My Lords, at home, on the register in Perthshire, there are four voters. I have kept the election communications from the May 2021 election. These communications from the SNP and from the Scottish Green Party are extremely smart. They are brimming with reasons why you should vote for either the Scottish Greens or for the SNP, but nowhere do they mention the idea of a referendum or independence. How does the Minister feel that chimes with the claimed mandate of the SNP Scottish Government for a referendum?

The Scottish Government have been dominated by the Scottish National Party for eight elections in a row. They have done that on the basis of 1.3 million to 1.4 million votes, and under that they have a legitimate mandate to govern the UK—sorry, I mean within the Scottish Government. [Laughter] In the other place, we know that UK Governments can effectively govern on a mandate of 35% to 40% of the vote. No one is disputing that that is a mandate to govern, but it is not a mandate to break up a country. Where there continues to be no more than one-third of popular support to break up the UK, there is no need for us to pursue the case.

On my travels abroad, I was recently in Iceland and met the Icelandic Prime Minister. She had just had a meeting with Angus Robertson, who I think was passing himself off as the Foreign Secretary of Scotland. She said to me, rolling her eyes, “The poor people of Scotland are so oppressed, not being allowed to leave. There is obviously majority support for independence. Why won’t the UK Government allow the Scottish people to have their freedom?” I said, “Prime Minister, I believe you had your independence from Denmark in 1944.” She said yes. I said, “I believe you had a vote.” She said yes. I asked, “What was the vote in favour of independence?” She said it was 96%. I said, “The SNP currently has 37%.” She smiled and said, “Let’s talk about energy.”

My Lords, the decision of the Supreme Court will not have come as a surprise to anyone who understood the legislation. It was a complete diversion. As the Minister said, the task in front of the Government of Scotland is surely to address the present economic crisis and its effect on the dreadful performance in education and health. If that is true in Scotland, though, it is surely also true for the British Government. Will the Minister therefore assure me that the Government have no plans to introduce wholesale constitutional changes over the next few years that would just divert us from addressing the main problems facing this country?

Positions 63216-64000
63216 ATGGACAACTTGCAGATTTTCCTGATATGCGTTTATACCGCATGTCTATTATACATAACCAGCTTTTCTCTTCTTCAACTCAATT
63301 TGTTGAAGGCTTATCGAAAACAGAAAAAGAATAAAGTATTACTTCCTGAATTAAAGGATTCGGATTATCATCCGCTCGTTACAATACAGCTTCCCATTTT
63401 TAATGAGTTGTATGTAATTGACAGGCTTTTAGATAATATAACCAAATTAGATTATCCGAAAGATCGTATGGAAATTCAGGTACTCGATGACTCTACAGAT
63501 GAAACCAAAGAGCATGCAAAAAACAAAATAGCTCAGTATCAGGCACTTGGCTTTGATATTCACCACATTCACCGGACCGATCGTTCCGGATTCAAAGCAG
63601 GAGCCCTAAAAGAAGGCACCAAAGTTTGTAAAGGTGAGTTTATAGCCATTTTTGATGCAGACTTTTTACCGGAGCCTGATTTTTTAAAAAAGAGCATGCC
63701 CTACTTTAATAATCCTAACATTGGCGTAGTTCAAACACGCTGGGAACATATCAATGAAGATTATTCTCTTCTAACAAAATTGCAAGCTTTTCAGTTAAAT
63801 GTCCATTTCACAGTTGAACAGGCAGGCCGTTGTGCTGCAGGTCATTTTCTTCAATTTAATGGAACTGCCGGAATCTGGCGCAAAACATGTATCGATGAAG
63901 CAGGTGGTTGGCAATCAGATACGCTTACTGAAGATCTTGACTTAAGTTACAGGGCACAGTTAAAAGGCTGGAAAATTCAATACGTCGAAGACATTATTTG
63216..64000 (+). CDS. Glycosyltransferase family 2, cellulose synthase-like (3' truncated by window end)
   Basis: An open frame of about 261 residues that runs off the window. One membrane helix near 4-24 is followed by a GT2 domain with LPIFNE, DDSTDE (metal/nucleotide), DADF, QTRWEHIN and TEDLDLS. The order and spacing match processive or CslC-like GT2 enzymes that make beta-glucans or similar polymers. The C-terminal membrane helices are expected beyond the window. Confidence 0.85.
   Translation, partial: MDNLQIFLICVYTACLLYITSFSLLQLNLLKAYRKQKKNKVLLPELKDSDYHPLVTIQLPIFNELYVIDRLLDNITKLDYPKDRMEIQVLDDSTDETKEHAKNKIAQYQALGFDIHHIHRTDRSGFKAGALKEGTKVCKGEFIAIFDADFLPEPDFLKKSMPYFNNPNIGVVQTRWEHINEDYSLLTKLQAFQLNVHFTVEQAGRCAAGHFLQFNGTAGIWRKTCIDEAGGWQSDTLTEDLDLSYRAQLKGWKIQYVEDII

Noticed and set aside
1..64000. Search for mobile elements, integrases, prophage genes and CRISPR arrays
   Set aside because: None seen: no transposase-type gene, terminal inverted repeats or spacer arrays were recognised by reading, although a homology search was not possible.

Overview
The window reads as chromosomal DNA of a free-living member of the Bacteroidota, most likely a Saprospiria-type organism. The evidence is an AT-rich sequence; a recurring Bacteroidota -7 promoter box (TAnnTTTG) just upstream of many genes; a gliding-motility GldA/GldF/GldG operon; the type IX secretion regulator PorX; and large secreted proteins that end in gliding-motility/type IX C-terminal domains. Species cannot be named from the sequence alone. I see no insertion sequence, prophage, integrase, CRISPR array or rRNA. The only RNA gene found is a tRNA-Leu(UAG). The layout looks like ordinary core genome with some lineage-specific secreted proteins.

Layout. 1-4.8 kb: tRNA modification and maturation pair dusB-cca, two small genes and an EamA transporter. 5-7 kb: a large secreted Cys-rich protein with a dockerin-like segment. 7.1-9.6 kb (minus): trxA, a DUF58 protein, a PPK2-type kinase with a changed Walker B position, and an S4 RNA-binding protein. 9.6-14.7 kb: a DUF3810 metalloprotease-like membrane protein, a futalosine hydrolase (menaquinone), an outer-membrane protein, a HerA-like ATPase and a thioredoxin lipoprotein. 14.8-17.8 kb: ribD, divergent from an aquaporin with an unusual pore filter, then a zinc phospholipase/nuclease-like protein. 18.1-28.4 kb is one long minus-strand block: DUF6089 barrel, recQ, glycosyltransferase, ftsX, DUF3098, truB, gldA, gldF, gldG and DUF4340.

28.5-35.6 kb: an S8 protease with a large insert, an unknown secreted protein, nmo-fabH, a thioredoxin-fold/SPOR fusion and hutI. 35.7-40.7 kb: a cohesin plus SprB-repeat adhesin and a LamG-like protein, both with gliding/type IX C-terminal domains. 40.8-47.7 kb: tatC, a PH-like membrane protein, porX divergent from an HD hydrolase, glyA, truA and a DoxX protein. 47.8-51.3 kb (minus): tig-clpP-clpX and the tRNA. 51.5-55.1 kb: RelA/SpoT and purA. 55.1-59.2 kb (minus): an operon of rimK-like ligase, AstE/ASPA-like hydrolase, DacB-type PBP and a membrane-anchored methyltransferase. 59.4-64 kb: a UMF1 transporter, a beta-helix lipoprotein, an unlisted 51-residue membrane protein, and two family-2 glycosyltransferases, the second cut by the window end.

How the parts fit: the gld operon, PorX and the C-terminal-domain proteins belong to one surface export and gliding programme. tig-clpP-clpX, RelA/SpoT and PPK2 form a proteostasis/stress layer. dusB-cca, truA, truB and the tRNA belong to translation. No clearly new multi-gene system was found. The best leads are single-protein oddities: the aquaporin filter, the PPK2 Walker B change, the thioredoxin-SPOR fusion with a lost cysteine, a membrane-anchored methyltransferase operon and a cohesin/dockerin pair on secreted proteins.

I assure the noble Lord, Lord Reid, another distinguished former Scottish Secretary, that there the UK Government have no plans to alter the constitutional settlement any further. Scotland is a very well-funded country. It has two Parliaments and a surplus of democracy, as the Supreme Court said yesterday.

In the meantime, it receives a record grant of £41 billion from the UK Government. We continue to support 1,700 Scottish shipbuilding jobs on the Clyde with a £4 billion settlement. The levelling-up funds of £172 million are also coming through. We are establishing two Scottish freeports and £52 million is supporting our Scottish producers in fisheries. For farmers, there is £1.6 billion and £1.5 billion has been committed to 12 city deals, which is my responsibility. Scotland is very central in the United Kingdom Government’s plan for prosperity and growth. Scotland has a very, very good deal.

My Lords, I may be the only Member of this House who will take the view that I am about to. In view of the court case and the right to hold a referendum having been confirmed as being here, and in view of the fact that the overwhelming majority of elected Scottish MPs support having a referendum, will the Minister publish a document clarifying the way in which such a referendum can be held or is he going to maintain an everlasting veto on the aspirations of the people of Scotland?

The SNP does not have a majority in Holyrood and therefore cannot say that it has a majority. As the noble Earl, Lord Kinnoull, pointed out, the SNP’s own prospectus for government was not based on independence; it was based on, apparently, being able to run Scotland better. On that basis, there is no need, given yesterday’s judgment, for any further tinkering on the subject.